Film review: Young and Dangerous: Reloaded

PUBLISHED : Thursday, 10 January, 2013, 12:00am
UPDATED : Monday, 14 January, 2013, 5:35pm

Starring: Him Law Chung-him, Oscar Leung Lit-wai, Paul Wong Koon-chung, Sammy Shum Chun-hin, Winnie Leung Man-yee
Director: Daniel Chan Yee-hang
Category: IIB and III versions (Cantonese)

Back in 1996, the filmmaking trio of Andrew Lau Wai-keung, Manfred Wong Man-jun and Wong Jing struck cinematic gold with movie adaptations of Cow Man (Ngau Lo)'s Rascals comic books. So popular were the Young and Dangerous films that four were made in that year alone - all featured a then 28-year-old Ekin Cheng Yi-kin in the lead role of "young rascal" Chan Ho-nam.

Now in 2013 comes Young and Dangerous: Reloaded, an unabashedly low brow offering whose main plot and multiple sub-plots will be familiar to those who have viewed the 1990s Y&D movies and their spin-offs. This latest offering is sprinkled too with topical references galore and set in contemporary Hong Kong.

While executive produced by Wong Jing and Manfred Wong (who also has sole scripting credit despite the movie being so all over the place that the story feels like it was cobbled together by multiple writers), this reboot with more comedic moments and bare female breasts than the older Y&D offerings has Triad's Daniel Chan Yee-hang at the helm rather than Lau.

Although lead actor Him Law Chung-him (above, with Winnie Leung Man-yee) is actually 28 years old, his Chan Ho-nam character is described as being just 23 years - like his best buddy, Mountain Chicken (Oscar Leung Lit-wai).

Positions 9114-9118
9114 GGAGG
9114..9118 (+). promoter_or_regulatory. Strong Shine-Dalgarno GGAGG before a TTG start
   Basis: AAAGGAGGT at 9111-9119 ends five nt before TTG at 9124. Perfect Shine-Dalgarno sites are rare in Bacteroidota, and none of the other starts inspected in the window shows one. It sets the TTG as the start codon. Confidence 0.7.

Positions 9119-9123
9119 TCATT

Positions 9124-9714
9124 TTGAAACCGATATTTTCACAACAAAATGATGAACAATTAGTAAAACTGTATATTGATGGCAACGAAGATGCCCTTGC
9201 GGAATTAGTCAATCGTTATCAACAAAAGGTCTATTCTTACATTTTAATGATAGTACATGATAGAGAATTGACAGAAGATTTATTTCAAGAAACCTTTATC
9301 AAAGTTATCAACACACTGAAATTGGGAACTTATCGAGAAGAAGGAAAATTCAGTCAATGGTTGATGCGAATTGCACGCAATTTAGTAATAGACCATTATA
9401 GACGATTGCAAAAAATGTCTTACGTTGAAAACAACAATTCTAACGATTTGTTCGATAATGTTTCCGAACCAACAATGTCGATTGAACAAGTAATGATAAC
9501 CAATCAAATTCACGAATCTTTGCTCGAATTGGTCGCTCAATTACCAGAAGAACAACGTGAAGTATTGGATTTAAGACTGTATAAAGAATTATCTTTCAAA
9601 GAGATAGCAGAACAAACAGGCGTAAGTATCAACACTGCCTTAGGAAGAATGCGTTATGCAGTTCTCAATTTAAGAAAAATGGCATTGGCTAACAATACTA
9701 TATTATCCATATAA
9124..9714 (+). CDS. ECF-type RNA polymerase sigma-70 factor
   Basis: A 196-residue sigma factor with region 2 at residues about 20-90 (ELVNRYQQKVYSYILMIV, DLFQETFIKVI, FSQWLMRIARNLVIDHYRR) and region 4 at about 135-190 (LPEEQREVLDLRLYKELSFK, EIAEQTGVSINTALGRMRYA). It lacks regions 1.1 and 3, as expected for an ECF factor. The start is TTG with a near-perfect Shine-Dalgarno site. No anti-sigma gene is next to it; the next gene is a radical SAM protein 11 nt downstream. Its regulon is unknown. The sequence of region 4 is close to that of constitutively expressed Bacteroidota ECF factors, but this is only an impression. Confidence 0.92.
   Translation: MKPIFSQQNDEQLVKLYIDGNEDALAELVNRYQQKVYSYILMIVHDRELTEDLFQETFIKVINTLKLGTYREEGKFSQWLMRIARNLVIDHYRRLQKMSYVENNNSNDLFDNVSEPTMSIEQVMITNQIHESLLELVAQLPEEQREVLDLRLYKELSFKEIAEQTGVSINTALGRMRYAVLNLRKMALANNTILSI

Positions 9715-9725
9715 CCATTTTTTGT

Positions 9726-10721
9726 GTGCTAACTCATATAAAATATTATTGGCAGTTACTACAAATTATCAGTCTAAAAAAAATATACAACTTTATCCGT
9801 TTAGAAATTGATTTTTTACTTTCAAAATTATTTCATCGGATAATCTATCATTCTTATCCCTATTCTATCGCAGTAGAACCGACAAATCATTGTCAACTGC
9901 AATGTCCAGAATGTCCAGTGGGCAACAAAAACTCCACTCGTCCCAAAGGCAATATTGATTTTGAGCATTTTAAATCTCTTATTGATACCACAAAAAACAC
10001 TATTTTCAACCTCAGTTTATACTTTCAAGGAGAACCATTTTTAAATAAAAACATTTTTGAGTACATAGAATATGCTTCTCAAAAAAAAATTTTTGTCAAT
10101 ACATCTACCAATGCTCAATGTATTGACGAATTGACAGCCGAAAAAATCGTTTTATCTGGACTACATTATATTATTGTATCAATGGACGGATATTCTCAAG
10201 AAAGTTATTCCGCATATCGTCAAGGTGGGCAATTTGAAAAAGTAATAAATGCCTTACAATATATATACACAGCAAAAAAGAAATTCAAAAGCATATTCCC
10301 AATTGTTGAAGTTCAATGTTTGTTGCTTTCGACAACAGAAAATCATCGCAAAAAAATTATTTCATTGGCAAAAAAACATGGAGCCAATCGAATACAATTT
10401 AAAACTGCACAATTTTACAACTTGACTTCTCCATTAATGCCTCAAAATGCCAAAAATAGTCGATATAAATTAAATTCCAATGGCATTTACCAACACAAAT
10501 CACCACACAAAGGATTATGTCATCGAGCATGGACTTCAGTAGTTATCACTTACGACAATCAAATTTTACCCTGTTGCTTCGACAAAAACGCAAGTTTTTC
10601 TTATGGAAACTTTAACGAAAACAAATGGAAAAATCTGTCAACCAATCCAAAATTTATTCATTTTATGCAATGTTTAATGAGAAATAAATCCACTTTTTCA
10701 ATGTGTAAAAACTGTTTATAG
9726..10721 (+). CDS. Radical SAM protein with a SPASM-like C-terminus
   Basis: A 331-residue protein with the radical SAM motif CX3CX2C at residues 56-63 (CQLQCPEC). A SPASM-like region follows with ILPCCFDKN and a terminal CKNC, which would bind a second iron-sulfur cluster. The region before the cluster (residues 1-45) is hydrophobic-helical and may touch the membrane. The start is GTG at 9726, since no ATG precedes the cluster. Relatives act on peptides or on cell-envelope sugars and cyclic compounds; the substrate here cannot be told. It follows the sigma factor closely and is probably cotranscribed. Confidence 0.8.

In the violence-filled world of these goo wak jai (triad rascals), even 40-something-year-old triad dai lo (big brothers), such as the righteous Uncle Bee (Paul Wong Koon-chung) and despicable Ugly Kwan (Sammy Shum Chun-hin) appear on the elderly side. But it's actually the older folk who often are the more powerful and dangerous - as Ho-nam and his friends find out after they get involved in a series of disputes and intrigues that threaten their lives and also the unity of the Hung Hing gang they have pledged loyalty to until death.

And while the younger thespians do have considerable screen time in a movie that's chock full of guest appearances and cameos (including by the likes of Denise Ho Wan-sze and Jim Chim Sui-man), it's the older actors who turn in more eye-catching performances. In particular, singer-musician-actor Paul Wong valuably contributes to the film with a charismatic portrayal as well as adrenaline-pumping music, and Sammy Shum's Ugly Kwan elicits the loudest laughs as well as gasps of horror from the audience with whom I viewed the film.


Young and Dangerous: Reloaded opens today